Those challenges include the related issues of (i) negative perceptions and misperceptions of migration, especially in receiving countries, and (ii) the attitudes and relationships between migrants and other communities in the same area. The Members of Club de Madrid feel that they can make a particular contribution to these issues especially through their Shared Societies Project, which has been working for ten years to address inter-group tensions of every kind. Since its inception, it has highlighted good practice and warned about the dangers of escalating tensions by ignoring the concerns that exist, whether real or misconceived.
A core element of the Shared Societies Approach is the involvement of all stakeholders, listening to their concerns and including them in plans to address sources of tensions and create societies that work for everyone.
In relation to implementation, the member states agree:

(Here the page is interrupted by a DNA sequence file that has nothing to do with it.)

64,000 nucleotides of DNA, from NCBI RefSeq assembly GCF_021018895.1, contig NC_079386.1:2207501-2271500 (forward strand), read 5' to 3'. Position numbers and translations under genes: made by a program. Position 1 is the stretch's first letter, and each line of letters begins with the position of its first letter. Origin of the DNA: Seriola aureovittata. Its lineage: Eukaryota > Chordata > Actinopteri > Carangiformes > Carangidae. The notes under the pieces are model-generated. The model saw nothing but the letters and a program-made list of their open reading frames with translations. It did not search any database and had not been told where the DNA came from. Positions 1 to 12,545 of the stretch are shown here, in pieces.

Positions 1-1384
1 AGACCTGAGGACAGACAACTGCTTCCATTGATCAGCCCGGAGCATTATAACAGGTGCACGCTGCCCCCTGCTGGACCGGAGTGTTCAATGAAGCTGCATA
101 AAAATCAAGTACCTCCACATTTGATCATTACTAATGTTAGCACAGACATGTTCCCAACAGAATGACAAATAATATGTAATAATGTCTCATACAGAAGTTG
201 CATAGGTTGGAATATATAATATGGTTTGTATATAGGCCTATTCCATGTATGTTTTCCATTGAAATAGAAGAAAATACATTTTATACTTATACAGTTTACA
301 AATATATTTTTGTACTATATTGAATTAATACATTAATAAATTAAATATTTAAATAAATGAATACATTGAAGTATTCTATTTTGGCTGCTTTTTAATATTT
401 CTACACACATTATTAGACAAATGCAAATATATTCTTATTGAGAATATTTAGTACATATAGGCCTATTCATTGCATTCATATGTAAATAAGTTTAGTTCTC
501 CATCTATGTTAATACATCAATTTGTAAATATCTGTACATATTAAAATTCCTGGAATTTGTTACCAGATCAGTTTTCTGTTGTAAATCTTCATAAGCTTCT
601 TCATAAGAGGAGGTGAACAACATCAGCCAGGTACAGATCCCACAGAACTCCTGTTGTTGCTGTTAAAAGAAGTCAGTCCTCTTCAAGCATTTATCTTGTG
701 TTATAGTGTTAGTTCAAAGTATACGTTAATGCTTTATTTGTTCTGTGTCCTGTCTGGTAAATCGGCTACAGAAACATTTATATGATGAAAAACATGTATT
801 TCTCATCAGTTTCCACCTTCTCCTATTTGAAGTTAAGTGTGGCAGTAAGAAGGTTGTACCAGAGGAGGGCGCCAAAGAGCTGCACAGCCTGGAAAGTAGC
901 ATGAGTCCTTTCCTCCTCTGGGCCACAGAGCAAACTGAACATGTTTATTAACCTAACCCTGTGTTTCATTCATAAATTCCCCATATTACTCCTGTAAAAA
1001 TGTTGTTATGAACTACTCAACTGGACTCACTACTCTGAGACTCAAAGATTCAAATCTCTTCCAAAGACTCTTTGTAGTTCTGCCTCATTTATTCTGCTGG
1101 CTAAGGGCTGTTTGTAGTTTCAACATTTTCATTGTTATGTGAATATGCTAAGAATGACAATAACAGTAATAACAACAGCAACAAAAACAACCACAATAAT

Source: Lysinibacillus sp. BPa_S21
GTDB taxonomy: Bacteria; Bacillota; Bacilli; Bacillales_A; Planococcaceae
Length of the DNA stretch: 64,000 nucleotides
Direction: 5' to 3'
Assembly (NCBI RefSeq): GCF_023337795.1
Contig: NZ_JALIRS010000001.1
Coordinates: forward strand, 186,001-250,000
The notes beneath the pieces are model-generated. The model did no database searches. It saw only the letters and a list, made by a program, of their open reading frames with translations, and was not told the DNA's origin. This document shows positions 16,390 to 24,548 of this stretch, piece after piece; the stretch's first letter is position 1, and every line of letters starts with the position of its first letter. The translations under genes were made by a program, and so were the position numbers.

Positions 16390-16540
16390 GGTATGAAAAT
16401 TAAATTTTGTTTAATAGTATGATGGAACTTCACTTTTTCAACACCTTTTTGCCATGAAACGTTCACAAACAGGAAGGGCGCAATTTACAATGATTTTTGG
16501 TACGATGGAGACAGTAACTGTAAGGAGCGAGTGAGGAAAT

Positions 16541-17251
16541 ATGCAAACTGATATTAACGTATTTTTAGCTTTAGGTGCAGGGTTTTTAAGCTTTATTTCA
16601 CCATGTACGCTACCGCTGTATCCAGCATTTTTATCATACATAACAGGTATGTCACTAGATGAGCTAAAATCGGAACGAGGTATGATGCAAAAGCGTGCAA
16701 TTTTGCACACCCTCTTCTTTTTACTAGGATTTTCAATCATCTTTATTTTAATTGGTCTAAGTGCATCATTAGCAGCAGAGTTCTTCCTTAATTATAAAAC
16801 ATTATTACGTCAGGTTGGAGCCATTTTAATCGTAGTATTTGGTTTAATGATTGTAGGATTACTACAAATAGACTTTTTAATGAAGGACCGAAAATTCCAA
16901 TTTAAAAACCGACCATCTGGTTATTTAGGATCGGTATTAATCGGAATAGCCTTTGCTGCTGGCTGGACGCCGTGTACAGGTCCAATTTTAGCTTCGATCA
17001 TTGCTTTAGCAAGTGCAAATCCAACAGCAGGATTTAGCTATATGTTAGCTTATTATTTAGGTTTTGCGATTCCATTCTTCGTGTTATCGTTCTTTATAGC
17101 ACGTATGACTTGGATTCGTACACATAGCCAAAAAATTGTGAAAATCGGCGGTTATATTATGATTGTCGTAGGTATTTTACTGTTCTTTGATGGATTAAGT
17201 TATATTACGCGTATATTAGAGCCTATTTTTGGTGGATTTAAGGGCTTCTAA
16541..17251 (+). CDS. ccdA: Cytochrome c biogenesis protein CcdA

We will implement the Global Compact in cooperation and partnership with migrants, civil society, migrant and diaspora organizations, faith-based organizations, local authorities and communities, the private sector, trade unions, parliamentarians, National Human Rights Institutions, the International Red Cross and Red Crescent Movement, academia, the media and other relevant stakeholders (Paragraph 44).
The Compact rightly calls for the involvement of many interests, but does not directly indicate the need to involve those hostile to migrants and migration in order to reach sustainable solutions. This is vital and feasible as is shown by good practice around the world.
Negotiations over the Global Compact for Safe, Orderly and Regular Migration were finalized on 13 July. The document will be formally adopted in Marrakech, Morocco, in December.
This starts in the country of origin. The Compact calls for action to minimize the adverse drivers and structural factors that compel people to leave their country of origin (OBJECTIVE 2) and also a comprehensive and integrated approach, within and between countries (OBJECTIVE 23), and under that objective, it calls on member states to: